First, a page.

In the upcoming year, Washington, D.C.’s Hirshhorn Museum will fill its more than four-acre outdoor plaza with approximately 10 new sculptures by Korean artist Lee Ufan. The sculptures created for this site-specific commission will be from the artist’s signature and continuing “Relatum” series. This will be the first time that Ufan has exhibited in the nation’s capital and the first time in the museum’s 44-year history that the plaza is devoted entirely to one artist.
According to a press release, “Each of the sculptures will be created in response to the museum’s unique architecture.” Ufan will use regional materials in his new works with installation beginning in the summer of 2019. The materials will likely contrast each other as that is what Ufan is known for.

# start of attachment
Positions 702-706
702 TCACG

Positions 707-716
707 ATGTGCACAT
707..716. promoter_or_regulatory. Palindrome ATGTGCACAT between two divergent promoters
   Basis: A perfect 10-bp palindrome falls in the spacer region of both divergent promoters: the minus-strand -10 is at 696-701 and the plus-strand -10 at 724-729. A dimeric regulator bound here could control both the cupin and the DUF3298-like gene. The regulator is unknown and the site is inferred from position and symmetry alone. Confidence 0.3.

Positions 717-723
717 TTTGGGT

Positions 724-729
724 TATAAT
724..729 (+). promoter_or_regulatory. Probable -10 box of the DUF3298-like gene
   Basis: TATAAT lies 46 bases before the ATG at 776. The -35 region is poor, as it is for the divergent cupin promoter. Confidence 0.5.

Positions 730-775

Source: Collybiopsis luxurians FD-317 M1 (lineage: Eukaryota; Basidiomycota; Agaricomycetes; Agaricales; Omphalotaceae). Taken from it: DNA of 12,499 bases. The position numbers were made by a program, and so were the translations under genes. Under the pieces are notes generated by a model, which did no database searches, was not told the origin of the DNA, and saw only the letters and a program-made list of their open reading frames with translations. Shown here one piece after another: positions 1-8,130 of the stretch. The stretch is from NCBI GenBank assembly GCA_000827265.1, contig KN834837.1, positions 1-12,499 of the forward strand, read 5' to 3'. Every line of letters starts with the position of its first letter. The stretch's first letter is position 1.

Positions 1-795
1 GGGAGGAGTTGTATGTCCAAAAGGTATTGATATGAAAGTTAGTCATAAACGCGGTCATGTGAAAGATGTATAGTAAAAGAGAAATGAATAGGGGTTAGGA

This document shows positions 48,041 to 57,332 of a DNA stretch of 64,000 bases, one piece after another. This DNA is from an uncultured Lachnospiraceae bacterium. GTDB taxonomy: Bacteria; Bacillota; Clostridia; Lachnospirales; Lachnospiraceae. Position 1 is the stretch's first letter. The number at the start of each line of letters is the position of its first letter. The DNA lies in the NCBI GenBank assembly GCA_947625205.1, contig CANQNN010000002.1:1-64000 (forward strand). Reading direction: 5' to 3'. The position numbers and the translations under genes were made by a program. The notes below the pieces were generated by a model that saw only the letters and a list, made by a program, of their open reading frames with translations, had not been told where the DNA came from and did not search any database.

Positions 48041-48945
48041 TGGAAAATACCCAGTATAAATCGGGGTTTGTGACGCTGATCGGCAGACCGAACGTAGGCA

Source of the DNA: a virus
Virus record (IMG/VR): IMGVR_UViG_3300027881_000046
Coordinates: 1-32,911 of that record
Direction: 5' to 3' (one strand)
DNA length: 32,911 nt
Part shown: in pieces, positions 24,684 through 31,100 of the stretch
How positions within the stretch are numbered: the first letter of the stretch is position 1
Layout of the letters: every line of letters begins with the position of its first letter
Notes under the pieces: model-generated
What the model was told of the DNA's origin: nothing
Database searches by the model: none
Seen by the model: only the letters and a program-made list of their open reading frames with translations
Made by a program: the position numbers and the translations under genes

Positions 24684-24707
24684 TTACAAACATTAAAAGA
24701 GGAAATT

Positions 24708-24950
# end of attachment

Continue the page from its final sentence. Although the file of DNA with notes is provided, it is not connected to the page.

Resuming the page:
“Through my planning and the dynamic relationships between these elements, a scene is created in which opposition and acceptance are intertwined,” said Ufan in a statement.
Ufan is a leading founder of the late 1960s Japanese movement called Mono-ha, or “School of Things.” With this, he views art as an encounter between the viewer, the materials, and the site.
“We are delighted to present this significant commission by Lee Ufan, one of the pioneering figures of postwar Japanese art,” said Hirshhorn Director Melissa Chiu in a statement. “Each ‘Relatum’ emphasizes the unique ability of art to transcend modern time and thought, and together in prominent view of the National Mall, they will create a space of reflection and repose for our community.”